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Compatibility with risk reduction cost metrics

Approximate Information Flows

Model of information flows

Data Protection


Comprehensive framework

Frail assumptions

Incompatible with data protection law

Multilateral Security

General model



Explicit balance

Lack of process model

Fair Information Practices

Based on work by Westin in the early 1970s, the Fair Information Practices (FIPS) are among the earliest guidelines and were influential on almost all data protection legislation. The FIPS were developed specifically to help design large databanks of personal information, such as health records, financial databases, and government records (Table 3).

The FIPS are the only framework that has been used extensively in industry and by regulatory entities. Data Protection Authorities (DPA) use these guidelines to analyze specific technologies [99, 101]. The Working Party bases its analyses on a case-by-case application of the FIPS, along with other principles such as legitimacy and proportionality. The FIPS have also been adapted over time to novel technologies [191] [116] and processes (Privacy Incorporated Software Agents) [235].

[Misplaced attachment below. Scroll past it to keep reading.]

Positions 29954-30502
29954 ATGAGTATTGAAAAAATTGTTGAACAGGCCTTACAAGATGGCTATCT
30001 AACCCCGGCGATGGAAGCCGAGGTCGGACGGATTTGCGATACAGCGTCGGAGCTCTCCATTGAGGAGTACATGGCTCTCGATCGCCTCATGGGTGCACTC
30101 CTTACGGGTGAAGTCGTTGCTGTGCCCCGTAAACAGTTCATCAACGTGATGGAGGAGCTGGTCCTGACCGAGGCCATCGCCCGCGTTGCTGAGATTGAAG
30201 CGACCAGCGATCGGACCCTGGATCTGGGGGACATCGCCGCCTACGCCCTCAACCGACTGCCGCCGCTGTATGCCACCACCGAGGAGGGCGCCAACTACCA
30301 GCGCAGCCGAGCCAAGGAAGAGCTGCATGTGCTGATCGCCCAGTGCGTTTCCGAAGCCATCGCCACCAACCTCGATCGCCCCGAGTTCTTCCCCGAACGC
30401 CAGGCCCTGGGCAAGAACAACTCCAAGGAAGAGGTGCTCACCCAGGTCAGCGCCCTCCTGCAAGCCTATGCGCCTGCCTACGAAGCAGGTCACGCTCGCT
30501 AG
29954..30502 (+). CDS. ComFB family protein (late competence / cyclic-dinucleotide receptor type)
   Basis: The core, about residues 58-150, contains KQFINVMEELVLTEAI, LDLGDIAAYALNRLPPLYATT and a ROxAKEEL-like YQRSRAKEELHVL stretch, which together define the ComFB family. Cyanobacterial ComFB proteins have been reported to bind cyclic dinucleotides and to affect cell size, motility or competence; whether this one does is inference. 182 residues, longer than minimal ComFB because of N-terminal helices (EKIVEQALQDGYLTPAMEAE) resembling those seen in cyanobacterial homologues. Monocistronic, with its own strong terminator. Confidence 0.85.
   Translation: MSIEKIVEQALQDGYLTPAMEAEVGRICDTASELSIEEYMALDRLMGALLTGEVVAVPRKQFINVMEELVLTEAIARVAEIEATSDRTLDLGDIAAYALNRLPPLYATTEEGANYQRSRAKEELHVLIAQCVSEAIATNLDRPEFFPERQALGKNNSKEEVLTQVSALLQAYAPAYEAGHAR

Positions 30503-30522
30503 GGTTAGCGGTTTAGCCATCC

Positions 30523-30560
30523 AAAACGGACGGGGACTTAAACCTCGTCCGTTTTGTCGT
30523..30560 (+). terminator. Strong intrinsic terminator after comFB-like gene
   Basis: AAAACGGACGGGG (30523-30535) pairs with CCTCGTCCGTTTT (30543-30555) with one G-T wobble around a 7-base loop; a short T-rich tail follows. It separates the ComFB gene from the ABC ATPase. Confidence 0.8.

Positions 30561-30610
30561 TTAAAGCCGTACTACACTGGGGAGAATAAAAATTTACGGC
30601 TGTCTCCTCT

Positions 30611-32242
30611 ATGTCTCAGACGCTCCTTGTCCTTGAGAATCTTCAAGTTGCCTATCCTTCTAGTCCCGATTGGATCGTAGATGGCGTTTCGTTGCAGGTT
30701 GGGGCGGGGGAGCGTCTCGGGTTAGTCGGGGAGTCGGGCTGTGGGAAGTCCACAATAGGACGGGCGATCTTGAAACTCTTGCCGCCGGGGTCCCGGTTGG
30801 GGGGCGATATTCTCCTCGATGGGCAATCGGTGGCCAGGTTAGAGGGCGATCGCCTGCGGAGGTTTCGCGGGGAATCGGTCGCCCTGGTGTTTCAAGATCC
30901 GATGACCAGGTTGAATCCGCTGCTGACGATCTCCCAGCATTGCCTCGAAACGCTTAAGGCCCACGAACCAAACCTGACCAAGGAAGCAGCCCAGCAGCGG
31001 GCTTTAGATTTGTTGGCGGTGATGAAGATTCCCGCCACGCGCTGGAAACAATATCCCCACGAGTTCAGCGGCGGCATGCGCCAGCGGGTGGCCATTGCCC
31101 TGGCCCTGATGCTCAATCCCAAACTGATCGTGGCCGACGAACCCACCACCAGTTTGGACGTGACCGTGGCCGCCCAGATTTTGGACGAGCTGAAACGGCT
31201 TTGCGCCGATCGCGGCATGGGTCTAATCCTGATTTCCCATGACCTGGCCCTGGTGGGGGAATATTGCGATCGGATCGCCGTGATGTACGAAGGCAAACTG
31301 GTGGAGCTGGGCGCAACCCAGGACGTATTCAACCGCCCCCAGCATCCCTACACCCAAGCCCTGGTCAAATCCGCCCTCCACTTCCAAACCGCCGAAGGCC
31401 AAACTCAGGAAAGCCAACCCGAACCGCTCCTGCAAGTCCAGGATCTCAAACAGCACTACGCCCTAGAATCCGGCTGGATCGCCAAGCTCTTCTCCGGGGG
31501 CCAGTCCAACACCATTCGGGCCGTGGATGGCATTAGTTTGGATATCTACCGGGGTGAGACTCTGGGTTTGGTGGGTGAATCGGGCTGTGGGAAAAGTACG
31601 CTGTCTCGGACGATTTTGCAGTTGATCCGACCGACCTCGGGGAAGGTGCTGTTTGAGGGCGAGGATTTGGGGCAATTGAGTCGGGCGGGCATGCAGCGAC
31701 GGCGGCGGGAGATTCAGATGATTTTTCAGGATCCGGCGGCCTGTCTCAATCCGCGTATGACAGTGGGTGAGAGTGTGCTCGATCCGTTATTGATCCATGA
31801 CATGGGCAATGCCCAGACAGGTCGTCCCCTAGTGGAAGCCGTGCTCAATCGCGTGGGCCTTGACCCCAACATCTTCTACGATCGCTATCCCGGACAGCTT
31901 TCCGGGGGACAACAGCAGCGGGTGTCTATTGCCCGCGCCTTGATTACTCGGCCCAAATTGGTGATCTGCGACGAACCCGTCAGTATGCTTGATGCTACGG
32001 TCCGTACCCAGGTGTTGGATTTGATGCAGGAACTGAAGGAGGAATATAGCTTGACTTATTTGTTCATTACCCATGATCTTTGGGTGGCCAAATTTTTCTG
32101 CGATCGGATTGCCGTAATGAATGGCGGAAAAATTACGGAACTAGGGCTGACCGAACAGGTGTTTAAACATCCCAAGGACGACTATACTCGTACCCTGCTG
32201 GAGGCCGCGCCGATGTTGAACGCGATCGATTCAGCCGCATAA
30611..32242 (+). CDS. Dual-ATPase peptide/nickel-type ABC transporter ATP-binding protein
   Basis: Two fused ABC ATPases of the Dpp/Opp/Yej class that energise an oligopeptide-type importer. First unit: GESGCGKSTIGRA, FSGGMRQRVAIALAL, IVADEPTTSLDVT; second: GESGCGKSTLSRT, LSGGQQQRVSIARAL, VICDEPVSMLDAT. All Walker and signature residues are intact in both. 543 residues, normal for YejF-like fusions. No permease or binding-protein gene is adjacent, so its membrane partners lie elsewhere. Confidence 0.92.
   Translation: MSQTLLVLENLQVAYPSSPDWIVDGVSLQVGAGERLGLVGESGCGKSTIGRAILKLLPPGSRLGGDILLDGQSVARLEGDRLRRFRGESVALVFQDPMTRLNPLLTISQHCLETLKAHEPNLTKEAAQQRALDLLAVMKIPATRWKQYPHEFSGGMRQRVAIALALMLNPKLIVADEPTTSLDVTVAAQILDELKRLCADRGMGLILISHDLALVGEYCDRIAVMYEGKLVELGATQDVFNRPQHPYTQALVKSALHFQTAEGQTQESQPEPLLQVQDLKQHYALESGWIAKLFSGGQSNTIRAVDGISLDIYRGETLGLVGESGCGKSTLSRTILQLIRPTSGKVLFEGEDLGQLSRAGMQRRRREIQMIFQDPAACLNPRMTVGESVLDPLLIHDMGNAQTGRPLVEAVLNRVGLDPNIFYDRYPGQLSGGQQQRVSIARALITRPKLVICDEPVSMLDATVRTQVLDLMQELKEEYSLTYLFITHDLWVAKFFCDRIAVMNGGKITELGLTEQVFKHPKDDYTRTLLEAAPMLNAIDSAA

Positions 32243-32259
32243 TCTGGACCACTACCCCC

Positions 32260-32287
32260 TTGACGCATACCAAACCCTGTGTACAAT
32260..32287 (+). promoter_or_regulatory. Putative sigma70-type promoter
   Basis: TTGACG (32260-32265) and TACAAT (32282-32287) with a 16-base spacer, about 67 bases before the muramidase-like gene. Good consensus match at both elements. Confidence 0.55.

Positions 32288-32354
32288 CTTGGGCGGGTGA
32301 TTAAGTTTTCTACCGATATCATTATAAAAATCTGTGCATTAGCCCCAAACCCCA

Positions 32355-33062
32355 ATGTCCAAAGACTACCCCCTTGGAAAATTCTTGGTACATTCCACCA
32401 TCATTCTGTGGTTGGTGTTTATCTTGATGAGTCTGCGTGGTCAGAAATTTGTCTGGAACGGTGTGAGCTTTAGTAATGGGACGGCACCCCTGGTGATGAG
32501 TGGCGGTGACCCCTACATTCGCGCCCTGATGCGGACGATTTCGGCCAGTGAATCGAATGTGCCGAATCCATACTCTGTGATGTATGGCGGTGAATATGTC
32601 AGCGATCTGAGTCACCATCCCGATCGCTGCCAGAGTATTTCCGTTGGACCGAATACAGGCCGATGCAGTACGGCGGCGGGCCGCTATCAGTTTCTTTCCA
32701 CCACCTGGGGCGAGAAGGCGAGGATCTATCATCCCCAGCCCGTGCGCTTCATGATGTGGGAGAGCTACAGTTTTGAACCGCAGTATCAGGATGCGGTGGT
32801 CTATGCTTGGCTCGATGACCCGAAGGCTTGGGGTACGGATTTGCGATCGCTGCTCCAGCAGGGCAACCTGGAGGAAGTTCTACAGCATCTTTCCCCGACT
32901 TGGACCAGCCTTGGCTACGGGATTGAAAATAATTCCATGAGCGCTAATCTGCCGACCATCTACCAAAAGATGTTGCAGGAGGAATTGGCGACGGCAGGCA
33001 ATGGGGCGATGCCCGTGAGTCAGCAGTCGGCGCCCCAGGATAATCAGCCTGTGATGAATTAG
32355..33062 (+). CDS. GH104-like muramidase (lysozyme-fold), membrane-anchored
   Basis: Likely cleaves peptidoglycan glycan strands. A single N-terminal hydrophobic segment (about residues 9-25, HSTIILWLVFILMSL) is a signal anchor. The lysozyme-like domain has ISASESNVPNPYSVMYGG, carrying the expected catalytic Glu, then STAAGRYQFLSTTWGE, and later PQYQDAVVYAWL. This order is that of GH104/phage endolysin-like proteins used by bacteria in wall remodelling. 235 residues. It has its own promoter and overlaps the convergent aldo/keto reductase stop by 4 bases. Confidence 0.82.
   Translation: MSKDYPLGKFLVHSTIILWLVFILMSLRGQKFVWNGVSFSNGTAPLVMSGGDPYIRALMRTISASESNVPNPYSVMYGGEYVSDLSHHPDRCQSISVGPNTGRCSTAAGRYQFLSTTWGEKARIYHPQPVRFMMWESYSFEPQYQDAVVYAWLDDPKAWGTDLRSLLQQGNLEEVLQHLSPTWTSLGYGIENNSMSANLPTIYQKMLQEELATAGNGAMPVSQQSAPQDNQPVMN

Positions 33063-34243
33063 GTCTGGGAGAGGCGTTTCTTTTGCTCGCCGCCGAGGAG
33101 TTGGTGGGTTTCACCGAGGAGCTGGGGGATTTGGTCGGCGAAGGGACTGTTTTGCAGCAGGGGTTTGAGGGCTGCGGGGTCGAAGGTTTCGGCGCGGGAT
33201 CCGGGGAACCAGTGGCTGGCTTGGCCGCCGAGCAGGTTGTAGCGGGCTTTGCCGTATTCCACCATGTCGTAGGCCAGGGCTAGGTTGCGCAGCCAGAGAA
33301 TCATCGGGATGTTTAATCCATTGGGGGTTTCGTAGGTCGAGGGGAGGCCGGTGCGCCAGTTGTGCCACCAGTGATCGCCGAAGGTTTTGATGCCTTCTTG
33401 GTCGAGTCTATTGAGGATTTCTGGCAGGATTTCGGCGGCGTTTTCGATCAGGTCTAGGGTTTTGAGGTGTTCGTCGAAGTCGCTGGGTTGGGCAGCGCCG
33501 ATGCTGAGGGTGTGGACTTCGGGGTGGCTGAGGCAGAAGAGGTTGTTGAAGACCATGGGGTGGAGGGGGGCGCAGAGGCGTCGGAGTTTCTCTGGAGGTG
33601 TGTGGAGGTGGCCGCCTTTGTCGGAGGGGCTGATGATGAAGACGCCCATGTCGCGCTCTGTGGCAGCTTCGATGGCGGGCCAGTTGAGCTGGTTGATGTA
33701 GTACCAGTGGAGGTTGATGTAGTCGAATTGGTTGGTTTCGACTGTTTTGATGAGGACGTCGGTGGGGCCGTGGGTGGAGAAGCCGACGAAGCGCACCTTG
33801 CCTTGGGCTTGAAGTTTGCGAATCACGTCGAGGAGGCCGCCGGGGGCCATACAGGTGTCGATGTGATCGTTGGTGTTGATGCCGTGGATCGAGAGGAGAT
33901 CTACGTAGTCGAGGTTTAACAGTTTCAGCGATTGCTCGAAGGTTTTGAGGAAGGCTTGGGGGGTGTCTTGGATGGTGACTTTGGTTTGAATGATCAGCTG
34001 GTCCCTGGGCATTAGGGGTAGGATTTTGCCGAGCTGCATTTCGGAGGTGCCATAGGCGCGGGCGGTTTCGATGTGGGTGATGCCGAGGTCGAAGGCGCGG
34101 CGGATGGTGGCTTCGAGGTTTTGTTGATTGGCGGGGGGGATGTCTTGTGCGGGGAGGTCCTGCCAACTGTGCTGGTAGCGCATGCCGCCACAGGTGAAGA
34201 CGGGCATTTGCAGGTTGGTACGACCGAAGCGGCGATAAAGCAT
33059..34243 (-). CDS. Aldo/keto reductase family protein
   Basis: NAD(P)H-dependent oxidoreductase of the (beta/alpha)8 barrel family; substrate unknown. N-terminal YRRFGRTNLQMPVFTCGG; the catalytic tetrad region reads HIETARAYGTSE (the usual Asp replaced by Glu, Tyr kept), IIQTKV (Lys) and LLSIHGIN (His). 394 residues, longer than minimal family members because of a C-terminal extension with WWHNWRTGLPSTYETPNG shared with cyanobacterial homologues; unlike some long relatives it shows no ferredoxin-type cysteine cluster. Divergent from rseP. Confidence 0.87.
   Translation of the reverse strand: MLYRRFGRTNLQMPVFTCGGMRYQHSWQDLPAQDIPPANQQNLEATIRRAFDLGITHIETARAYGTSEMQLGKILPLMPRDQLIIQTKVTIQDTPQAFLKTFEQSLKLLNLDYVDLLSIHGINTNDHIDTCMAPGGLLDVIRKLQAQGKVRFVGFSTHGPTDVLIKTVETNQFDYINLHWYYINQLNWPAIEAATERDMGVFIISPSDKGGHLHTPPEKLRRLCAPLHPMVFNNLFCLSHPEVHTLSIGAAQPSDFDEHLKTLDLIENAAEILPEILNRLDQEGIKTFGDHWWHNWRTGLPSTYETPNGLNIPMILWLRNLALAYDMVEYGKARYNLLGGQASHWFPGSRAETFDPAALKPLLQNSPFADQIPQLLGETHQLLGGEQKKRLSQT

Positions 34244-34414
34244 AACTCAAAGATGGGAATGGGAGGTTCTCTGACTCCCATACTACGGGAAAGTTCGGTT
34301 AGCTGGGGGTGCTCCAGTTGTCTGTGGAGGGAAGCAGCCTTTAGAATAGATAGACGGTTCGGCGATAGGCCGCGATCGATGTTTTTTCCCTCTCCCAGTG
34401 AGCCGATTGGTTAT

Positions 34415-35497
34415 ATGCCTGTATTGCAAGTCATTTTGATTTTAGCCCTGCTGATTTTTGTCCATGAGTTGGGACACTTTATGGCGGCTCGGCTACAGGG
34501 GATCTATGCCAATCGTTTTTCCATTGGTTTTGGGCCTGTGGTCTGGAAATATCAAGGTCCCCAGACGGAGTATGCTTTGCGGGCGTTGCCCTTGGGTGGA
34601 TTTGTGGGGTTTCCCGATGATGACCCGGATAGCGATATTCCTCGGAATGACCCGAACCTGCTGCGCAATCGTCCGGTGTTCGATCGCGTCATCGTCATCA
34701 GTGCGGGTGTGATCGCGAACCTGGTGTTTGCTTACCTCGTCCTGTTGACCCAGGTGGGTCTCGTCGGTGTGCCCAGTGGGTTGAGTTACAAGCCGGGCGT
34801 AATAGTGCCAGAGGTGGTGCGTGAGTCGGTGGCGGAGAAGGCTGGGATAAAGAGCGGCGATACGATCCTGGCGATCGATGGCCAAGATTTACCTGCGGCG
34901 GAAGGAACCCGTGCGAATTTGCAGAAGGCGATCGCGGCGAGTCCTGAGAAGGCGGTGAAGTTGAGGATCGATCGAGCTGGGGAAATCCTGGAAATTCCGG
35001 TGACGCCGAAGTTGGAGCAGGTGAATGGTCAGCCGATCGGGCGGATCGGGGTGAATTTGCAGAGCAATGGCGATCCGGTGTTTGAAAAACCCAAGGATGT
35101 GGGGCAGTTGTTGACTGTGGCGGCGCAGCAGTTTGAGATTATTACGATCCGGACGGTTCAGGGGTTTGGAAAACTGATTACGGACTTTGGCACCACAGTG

However, it should be noted that since the FIPS were developed in the context of large databases of personal information held by institutions, they adopt a data protection and systems-centered viewpoint that may not be appropriate for other applications. The FIPS only suggest evaluating if data collection is commensurate with the goal of the application. In other words, the FIPS are applicable once the general structure of the planned system has been established, but they may fail an analyst in understanding whether an application is useful, acceptable to its stakeholders, and commensurate to its perceived or actual unwanted impact.

These factors hint at two situations where the FIPS may be difficult to apply. The first is in cases where technology mediates relationships between individuals (i.e., personal privacy, see Section 2.2.2) as opposed to between individuals and organizations. The second is in cases where the data is not structured and application purposes are ill-defined (e.g., exploratory applications).

Table 3. The Fair Information Practices (FIPS), OECD version.



Collection Limitation

There should be limits to the collection of personal data and any such data should be obtained by lawful and fair means and, where appropriate, with the knowledge or consent of the data subject.

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